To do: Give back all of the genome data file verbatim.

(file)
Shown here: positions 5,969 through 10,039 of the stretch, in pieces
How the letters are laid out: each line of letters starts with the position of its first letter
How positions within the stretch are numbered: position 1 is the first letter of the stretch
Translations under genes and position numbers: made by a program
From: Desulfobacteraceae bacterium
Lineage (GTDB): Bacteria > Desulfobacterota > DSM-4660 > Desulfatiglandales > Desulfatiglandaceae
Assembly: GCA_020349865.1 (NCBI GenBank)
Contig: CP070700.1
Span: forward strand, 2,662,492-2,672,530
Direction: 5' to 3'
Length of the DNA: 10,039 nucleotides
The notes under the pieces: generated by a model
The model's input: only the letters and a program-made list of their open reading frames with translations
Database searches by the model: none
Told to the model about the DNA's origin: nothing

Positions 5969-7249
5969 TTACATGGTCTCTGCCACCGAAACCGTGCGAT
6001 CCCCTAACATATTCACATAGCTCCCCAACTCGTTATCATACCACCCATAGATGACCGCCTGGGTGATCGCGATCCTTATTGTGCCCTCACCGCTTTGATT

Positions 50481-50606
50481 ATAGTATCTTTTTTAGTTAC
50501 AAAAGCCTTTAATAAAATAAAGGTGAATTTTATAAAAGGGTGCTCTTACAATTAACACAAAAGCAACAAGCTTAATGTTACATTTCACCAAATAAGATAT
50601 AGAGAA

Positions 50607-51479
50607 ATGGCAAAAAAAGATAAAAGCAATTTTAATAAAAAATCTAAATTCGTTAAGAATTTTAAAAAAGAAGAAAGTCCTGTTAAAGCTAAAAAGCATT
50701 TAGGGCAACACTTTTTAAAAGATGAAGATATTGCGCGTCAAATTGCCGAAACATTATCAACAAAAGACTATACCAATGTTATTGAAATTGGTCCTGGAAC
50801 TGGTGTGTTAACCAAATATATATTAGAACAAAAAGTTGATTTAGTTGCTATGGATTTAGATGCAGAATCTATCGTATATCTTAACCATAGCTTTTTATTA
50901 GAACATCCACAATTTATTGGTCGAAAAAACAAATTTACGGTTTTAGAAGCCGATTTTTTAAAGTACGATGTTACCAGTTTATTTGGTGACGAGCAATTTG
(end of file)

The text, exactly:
Shown here: positions 5,969 through 10,039 of the stretch, in pieces
How the letters are laid out: each line of letters starts with the position of its first letter
How positions within the stretch are numbered: position 1 is the first letter of the stretch
Translations under genes and position numbers: made by a program
From: Desulfobacteraceae bacterium
Lineage (GTDB): Bacteria > Desulfobacterota > DSM-4660 > Desulfatiglandales > Desulfatiglandaceae
Assembly: GCA_020349865.1 (NCBI GenBank)
Contig: CP070700.1
Span: forward strand, 2,662,492-2,672,530
Direction: 5' to 3'
Length of the DNA: 10,039 nucleotides
The notes under the pieces: generated by a model
The model's input: only the letters and a program-made list of their open reading frames with translations
Database searches by the model: none
Told to the model about the DNA's origin: nothing

Positions 5969-7249
5969 TTACATGGTCTCTGCCACCGAAACCGTGCGAT
6001 CCCCTAACATATTCACATAGCTCCCCAACTCGTTATCATACCACCCATAGATGACCGCCTGGGTGATCGCGATCCTTATTGTGCCCTCACCGCTTTGATT

Positions 50481-50606
50481 ATAGTATCTTTTTTAGTTAC
50501 AAAAGCCTTTAATAAAATAAAGGTGAATTTTATAAAAGGGTGCTCTTACAATTAACACAAAAGCAACAAGCTTAATGTTACATTTCACCAAATAAGATAT
50601 AGAGAA

Positions 50607-51479
50607 ATGGCAAAAAAAGATAAAAGCAATTTTAATAAAAAATCTAAATTCGTTAAGAATTTTAAAAAAGAAGAAAGTCCTGTTAAAGCTAAAAAGCATT
50701 TAGGGCAACACTTTTTAAAAGATGAAGATATTGCGCGTCAAATTGCCGAAACATTATCAACAAAAGACTATACCAATGTTATTGAAATTGGTCCTGGAAC
50801 TGGTGTGTTAACCAAATATATATTAGAACAAAAAGTTGATTTAGTTGCTATGGATTTAGATGCAGAATCTATCGTATATCTTAACCATAGCTTTTTATTA
50901 GAACATCCACAATTTATTGGTCGAAAAAACAAATTTACGGTTTTAGAAGCCGATTTTTTAAAGTACGATGTTACCAGTTTATTTGGTGACGAGCAATTTG